This is the same when it comes to adoption. When you are trying to adopt, you are often consumed with the process. It is very overwhelming and stressful. The very stressful nature of it will often be so consuming that it is all you really talk about. You do need to vent after all, and you deserve to feel supported and heard. However, those around you may become overwhelmed with the constant adoption topic and not know how to support you. Because they are not going through this particularly difficult journey, they do not understand why you need to vent about it all the time. They may not understand why you can’t just relax and talk about the latest episode of The Bachelor with them.
So when it comes to adoption, and the all-consuming stress that comes with it, you may lose friends. Some just may not know how to be supportive of the journey. Some will tell you that it is too much, and you should consider getting a dog. Some may say you are being selfish and are no longer concerned with anyone else’s issues, all you think about are your own. At some point, you may feel isolated and lonely. You are so busy with trying to complete paperwork, taking required classes, remodeling the bedrooms, and getting to appointments with your agency that you don’t have time to deal with the criticism of your friends. It is hurtful when you don’t feel supported by those you love.
To be fair, there will be friends who support you. There will be some very understanding individuals who will sympathize and help carry you through the process. But, there will be others who fall behind and are no longer friends, but instead, become acquaintances. You no longer feel close and confide in each other.
You will notice when you are going through some of these things though that you have gained a community you didn’t know existed.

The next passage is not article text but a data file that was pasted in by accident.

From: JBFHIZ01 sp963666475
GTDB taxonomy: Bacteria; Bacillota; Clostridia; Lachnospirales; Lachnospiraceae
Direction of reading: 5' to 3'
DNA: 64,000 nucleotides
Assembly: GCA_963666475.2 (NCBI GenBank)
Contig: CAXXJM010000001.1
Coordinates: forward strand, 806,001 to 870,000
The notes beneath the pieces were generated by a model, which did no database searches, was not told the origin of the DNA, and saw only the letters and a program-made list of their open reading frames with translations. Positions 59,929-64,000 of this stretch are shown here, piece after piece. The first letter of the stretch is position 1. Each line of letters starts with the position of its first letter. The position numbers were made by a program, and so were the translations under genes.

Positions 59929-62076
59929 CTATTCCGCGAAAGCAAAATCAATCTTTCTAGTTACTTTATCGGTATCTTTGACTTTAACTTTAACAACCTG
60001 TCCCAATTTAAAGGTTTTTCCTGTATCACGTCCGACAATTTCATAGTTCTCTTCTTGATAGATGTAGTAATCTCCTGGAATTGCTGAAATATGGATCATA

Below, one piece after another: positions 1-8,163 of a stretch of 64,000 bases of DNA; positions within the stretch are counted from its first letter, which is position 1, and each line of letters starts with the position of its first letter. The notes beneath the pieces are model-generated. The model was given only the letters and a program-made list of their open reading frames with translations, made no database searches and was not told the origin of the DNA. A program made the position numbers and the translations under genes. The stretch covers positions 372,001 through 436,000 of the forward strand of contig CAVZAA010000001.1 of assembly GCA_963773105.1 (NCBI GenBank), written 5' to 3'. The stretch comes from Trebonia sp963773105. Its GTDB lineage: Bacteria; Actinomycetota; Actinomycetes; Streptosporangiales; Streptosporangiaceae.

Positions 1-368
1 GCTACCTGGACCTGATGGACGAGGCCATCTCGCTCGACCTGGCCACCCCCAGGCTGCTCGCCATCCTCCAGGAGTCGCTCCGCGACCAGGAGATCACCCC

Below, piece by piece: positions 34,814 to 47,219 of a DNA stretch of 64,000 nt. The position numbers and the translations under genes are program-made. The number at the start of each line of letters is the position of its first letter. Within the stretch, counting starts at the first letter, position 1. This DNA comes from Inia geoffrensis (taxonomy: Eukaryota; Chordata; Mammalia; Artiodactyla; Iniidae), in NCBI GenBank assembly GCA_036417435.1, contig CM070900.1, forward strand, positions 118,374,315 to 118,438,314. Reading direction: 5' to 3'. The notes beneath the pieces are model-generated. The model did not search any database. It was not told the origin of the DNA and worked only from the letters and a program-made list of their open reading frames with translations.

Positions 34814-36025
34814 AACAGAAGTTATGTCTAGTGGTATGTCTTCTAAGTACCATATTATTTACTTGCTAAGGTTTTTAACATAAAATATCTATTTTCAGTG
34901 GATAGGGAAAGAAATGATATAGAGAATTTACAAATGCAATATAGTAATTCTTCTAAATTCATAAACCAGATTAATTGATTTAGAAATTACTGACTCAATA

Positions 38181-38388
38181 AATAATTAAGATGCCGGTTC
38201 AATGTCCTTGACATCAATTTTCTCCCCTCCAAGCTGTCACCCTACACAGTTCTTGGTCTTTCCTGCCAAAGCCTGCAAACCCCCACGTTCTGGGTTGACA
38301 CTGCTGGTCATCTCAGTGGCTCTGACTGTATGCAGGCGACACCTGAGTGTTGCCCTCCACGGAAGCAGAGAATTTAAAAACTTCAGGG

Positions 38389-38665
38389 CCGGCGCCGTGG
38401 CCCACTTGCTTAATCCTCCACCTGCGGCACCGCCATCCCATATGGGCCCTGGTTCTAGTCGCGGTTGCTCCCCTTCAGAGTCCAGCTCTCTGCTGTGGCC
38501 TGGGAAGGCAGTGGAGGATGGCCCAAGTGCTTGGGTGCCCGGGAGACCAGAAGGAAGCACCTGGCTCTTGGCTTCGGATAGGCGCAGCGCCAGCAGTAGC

When you mention to a stranger at the grocery store that you are a foster parent, and they say “Omg, me too!!” you instantly bond. This is a person who understands. This is a person you can vent to and share with. This stranger just becomes a lifeline.
When you meet a person, and conversation steers toward children, and you confess that you are trying to adopt, and they say, “We adopted!” You have found someone who understands. You can vent about the process and the stress, fears, and hopeful joy, and they can truly understand and sympathize. They can tell you they have been there. They can give you hope.
When you are feeling a bit lost, and secluded by your life choices, and your path, and you find someone that has taken a similar road, you have found community. You have formed an instant connection. Not everyone takes these harder journeys that are foster care or adoption, and so when you find people who have done similar things, you feel that immediate bond and closeness that often takes time to form with others. You will feel the fear of judgment melt away, and instead relax, knowing they understand what you are going through. This is one of the best feelings in the world; the moments when you meet those that are in your community.
Sometimes, you find people by chance. You may be at the park with your kids, watching from the bench as your kids chase each other around the obstacle course that is the jungle gym. Another parent may realize that some of these kids are impossibly close together in age, but since all are calling you “mom” they may put the pieces together. They may see themselves mirrored in your happy exhaustion. And, maybe you can share a conversation about the ups and downs of foster care.
Sometimes, you may seek out your community. If you are having a hard time, and struggling with all that goes with your journey, you may start attending local support groups. While this may seem a bit intimidating if you are already experiencing the loneliness of losing friends, you will likely find fast friends when you enter the community of support that these groups provide.